How to invest when interest rates fall

As interest rates come down, cash savings will no longer provide a real return, forcing investors to put their cash to work in equities and bonds. 

This is feedback from global asset manager Schroders, whose investment specialists discussed how investors should approach the coming interest rate cuts worldwide. 

Inflation is moderating, and market expectations are building for the US Federal Reserve, European Central Bank, and Bank of England to cut interest rates in June. 

Should deposit rates continue to come down, cash will become less attractive. At the same time, a falling interest rate environment has typically been supportive of bonds and equities.

“Over the next few months, the cash rate is coming down, and so, in order to achieve a higher rate of return, it is time to put cash to work,” Remi Olu-Pitan, head of multi-asset growth and income, said. 

“If you have a long time horizon, history suggests you’ll do pretty well by investing in the markets. Within that, diversify and add a bit of value,” said Roberta Barr, head of value ESG and fund manager. 

While US equities’ valuations are at record highs, the specialists explained that there is plenty of value outside the ‘Big Tech’ stocks and the world’s largest stock market. 

The head of strategic research, Duncan Lamont, explained that the stock market will do very well once the Fed starts to cut interest rates. 

The average return above inflation 12 months after rate cuts begin is 11%. Government bonds outperformed by 5% and corporate bonds by 6%, versus a 2% real return from cash. 

Olu-Pitan said equities’ performance after rate cuts will be strong despite the US market’s near-record highs, as there is good value in companies other than the tech giants that have driven market returns lately. 

“The US was the only game in town, but not anymore, and the Bank of Japan maintaining negative real yields, despite raising interest rates, really highlights this,” Olu-Pitan said. “It is time to look at the solid companies outside of the US.”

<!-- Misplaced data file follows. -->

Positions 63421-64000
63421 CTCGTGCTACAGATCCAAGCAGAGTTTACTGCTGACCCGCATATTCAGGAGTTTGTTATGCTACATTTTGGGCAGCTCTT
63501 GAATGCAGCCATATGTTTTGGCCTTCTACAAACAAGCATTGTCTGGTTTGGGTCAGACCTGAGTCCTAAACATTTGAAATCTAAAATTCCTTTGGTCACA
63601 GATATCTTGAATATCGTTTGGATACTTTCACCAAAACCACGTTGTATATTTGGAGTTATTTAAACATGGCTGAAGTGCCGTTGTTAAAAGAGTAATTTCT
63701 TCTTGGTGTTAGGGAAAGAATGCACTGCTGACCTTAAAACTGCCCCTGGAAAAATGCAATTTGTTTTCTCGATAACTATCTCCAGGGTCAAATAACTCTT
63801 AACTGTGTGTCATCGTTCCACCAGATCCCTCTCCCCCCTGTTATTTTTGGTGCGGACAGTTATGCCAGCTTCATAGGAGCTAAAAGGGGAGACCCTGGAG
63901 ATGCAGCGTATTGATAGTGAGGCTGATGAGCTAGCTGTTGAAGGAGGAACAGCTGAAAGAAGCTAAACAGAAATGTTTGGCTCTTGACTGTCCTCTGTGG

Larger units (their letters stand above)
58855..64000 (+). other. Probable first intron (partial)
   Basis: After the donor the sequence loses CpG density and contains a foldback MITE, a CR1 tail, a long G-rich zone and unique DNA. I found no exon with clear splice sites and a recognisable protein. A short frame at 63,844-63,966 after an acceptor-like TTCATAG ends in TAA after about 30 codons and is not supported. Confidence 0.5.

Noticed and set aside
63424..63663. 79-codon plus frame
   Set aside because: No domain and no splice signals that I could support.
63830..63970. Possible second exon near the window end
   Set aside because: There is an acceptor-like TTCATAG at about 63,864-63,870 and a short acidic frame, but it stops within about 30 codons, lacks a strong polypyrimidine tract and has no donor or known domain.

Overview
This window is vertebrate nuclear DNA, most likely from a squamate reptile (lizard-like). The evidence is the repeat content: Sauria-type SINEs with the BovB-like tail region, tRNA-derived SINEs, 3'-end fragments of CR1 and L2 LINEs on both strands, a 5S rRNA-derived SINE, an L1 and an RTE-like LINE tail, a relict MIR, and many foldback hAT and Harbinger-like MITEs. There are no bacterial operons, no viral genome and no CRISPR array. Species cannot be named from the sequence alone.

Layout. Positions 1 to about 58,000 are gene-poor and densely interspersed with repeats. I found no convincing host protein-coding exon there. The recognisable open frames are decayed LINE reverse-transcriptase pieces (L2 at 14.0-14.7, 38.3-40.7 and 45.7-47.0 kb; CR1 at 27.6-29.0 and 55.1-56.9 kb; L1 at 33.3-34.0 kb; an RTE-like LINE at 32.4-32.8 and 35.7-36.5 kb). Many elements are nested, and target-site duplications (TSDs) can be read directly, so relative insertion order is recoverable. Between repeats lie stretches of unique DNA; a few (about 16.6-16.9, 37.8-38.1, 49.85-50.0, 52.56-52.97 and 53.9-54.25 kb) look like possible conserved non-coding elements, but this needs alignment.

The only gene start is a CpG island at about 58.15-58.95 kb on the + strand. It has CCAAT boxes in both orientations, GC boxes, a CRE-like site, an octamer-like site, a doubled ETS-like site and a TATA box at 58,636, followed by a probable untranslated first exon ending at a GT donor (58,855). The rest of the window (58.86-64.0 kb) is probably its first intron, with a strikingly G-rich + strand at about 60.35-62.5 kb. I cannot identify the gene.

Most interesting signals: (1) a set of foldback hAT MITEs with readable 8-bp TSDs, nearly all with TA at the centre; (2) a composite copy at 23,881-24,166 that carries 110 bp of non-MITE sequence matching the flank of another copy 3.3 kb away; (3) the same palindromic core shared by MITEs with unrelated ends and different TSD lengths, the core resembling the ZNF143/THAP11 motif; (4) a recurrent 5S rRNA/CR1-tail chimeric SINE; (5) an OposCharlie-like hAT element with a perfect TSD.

However, Lamont and Barr think there are still opportunities in the US among the Big Tech stocks and outside them.

“The US looks very expensive because the Magnificent Seven companies are quite expensive. If, instead, you look at valuations of the equal-weighted version of the market, actually, it’s not as expensive,” Lamont said. 

The Magnificent Seven are the US tech giants Apple, Microsoft, Google, Meta, Amazon, Nvidia and Tesla. 

Lamont said investors cannot wait for the US market to retreat from all-time highs to invest despite feeling uncomfortable and intuitive, thinking it is too expensive to invest. 

Over the long term, the market will increase, which means it will hit all-time highs fairly regularly. “So, whilst it feels hard, you would have done better if you’d invested when the market was high than if you hadn’t,” he said. 

According to a study, if you had sat in cash whenever the US stock market was at an all-time high, waiting for it to fall back before investing, you would have destroyed 90% of your wealth. 

Over a 10-year period, such a strategy would have destroyed about a quarter of your wealth; over a 20-year period, about a third of your wealth; over a 30-year period, it would have destroyed about 50%.

“Beneath the massive outperformance of the S&P 500, you have a lot of companies in normal cyclical troughs on huge valuation discounts,” Barr said. 

As a value investor, Schroders is beginning to see some good opportunities. 

“We have these quite high-quality, cash-generative, pretty robust businesses that aren’t the Magnificent Seven, which you’re getting at a real discount today.”  

The large representation of technology stocks and the emergence of AI are key reasons for the US to outperform its peers, and Schroders expects this theme to continue. 

However, this year, markets in Taiwan and Korea are doing just as well because of the high representation of technology and semiconductors, which links them to AI. 

Outside the US, the floor for inflation is likely to be much higher than expected, which tends to be quite good for the industrials and the companies focused on activity and trade. 

This supports Europe and is one of the reasons why Europe’s market is coming back, despite all the pessimism around European growth. This trend is also somewhat supportive of Japan.


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